The legislation, as well as mandates issued by the Obama Administration during its implementation, have been disputed for a range of reasons, including contentions over its conscience protections and allowance of abortion funding.
Doerflinger wrote a March 28 article in America Magazine, a publication of the Society of Jesus, addressing some of the bishops' concerns.
"The bishops conference opposed the final bill for three reasons," Doerflinger explained, saying that the act "did not have the restrictions against funding of abortion," "did not have sufficient protections for conscience" and "did not really promote universal coverage in one key respect: it did not extend coverage to immigrants."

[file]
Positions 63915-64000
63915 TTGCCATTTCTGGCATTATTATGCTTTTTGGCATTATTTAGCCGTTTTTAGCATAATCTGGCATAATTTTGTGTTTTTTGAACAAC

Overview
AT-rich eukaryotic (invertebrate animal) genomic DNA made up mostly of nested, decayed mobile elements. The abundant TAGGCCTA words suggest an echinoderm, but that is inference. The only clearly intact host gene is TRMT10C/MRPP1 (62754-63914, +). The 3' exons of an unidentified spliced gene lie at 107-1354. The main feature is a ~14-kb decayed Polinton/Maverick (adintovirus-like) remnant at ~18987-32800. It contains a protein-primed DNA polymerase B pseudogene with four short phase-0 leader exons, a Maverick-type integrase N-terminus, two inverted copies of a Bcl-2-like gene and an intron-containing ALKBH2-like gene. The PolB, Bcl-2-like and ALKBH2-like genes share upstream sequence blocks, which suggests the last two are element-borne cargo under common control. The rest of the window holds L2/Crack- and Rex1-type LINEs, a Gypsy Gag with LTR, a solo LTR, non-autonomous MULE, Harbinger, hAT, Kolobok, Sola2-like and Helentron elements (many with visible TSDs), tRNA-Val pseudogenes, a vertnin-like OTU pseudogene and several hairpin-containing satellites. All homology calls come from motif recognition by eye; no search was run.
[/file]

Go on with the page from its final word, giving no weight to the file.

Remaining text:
These issues, he continued, “have become more urgent for two reasons.”
“One is that we have some history of the act being implemented and we're seeing now some of the problems appear visibly," and also the bishops are "now trying to promote a legislation which is at the House, which is the 'No Taxpayer Funding For Abortion Act,' which would correct some of the problems" with abortion funding and conscience rights protections.
However, the bishops conference faces a challenge in trying to promote this possible solution.
There are "people who in good faith don't understand the problem," Doerflinger said, because they think "there's no abortion problem in the healthcare act: President Obama said there wasn't."
Instead of abortion being explicitly funded by the law, he explained, "the problem with abortion funding is a problem of omission." The Affordable Care Act does not explicitly prohibit abortion funding, and includes kinds of services that have typically covered abortion under a "family planning" program.